At the beginning of January, City University’s The Inquirer ran a strong piece about the continued promotion of al-Qaeda linked cleric Anwar al-Awlaki by the City Islamic Society (ISOC).
According to the piece:
The City University Islamic Society has caused controversy this week after two website posts were published and quickly deleted including one that defended radical Islamist cleric Anwar al-Awlaki. A second post entitled “Words to be written in gold” strongly condemned the the Inquirer newspaper over the reporting of homophobic Islamist preacher Abu Usamah’s visit to City University in November, warning of “severe and painful punishment” for the reporters of the newspaper.
The deleted post defending al-Awlaki, which has been saved by the Inquirer and can be viewed as PDF here, was originally posted on Dec 26. The Inquirer also has the audio recording which was uploaded with the post in which Shaikh Abu Adnan who says al-Awlaki’s attackers were “liars and evil doers” and called for him to be blessed.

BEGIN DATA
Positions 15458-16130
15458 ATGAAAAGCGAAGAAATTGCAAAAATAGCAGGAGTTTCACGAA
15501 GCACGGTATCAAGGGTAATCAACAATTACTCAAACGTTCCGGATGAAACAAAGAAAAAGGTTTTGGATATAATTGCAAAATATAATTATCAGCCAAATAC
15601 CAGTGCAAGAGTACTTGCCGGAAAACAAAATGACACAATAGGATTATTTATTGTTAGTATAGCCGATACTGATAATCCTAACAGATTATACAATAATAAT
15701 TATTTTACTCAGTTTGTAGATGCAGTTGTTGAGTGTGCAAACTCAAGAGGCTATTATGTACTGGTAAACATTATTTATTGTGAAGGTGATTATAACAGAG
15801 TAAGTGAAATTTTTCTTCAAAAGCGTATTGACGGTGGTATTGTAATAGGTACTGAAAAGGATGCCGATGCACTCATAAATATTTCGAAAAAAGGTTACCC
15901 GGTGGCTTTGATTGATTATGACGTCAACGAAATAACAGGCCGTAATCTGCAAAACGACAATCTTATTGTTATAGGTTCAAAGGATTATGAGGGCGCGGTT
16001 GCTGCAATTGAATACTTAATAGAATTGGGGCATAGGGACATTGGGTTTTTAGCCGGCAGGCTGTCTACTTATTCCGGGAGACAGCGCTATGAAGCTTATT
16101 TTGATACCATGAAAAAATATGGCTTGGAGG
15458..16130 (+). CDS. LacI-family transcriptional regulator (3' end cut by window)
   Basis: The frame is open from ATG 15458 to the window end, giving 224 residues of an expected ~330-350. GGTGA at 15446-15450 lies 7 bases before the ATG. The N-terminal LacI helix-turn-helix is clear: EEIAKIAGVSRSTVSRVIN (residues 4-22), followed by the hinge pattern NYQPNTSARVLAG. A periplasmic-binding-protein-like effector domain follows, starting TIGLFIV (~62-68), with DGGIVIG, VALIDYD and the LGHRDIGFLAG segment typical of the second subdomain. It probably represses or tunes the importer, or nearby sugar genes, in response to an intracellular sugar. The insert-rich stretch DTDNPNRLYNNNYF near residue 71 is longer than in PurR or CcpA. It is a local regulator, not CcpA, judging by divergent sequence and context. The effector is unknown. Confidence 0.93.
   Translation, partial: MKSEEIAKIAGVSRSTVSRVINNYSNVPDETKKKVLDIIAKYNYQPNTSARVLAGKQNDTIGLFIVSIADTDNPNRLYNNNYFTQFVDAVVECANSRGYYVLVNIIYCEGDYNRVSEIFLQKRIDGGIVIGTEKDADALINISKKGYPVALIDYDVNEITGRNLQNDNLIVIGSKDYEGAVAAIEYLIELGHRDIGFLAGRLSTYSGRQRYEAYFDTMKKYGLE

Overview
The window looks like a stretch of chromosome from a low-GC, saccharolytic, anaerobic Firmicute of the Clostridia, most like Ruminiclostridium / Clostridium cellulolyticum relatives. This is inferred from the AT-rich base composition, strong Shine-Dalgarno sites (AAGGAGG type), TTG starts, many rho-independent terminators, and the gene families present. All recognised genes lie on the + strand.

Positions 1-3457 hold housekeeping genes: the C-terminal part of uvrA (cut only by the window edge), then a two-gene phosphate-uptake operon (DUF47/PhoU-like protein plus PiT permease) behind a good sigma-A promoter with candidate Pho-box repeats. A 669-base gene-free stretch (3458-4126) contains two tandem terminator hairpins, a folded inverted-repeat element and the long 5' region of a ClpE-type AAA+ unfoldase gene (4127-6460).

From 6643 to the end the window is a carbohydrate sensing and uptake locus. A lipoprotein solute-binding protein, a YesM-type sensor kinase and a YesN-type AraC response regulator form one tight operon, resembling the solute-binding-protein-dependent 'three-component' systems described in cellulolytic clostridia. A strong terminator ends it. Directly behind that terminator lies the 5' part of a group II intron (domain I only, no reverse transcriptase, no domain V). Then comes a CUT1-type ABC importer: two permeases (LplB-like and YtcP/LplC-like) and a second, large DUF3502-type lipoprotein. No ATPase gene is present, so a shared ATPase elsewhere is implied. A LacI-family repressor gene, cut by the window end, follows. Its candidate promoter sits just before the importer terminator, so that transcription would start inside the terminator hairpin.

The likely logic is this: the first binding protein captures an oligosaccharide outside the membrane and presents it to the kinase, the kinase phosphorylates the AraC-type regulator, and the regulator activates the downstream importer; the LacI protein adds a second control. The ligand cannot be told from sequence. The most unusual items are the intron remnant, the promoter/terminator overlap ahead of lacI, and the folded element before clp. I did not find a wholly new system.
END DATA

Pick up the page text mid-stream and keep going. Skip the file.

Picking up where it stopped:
On the whole, student papers seem to be terrified of criticising their respective Islamic Societies when they promote extremism, usually interested solely in condemning Israel and supporting the latest pro Hamas rally on campus.
The Inquirer should be commended for sticking its neck out on such a crucial subject. City ISOC is one of the most radical in Britain, and are promoters of Anwar al Awlaki and Mohammed Hasan. Here is the latter calling for the construction of more jihadist training camps so as to accommodate ‘the youth of the ummah’:
So, the ISOC promote Awlaki, who gives young men the ideological inspiration for international jihad, and Hasan, who tells them to join camps in order to prepare to carry it out – good combo.
Hopefully, after the Abdulmutallab incident, more student groups will follow The Inquirer’s example, and admit to a serious problem in many of the UK’s universities.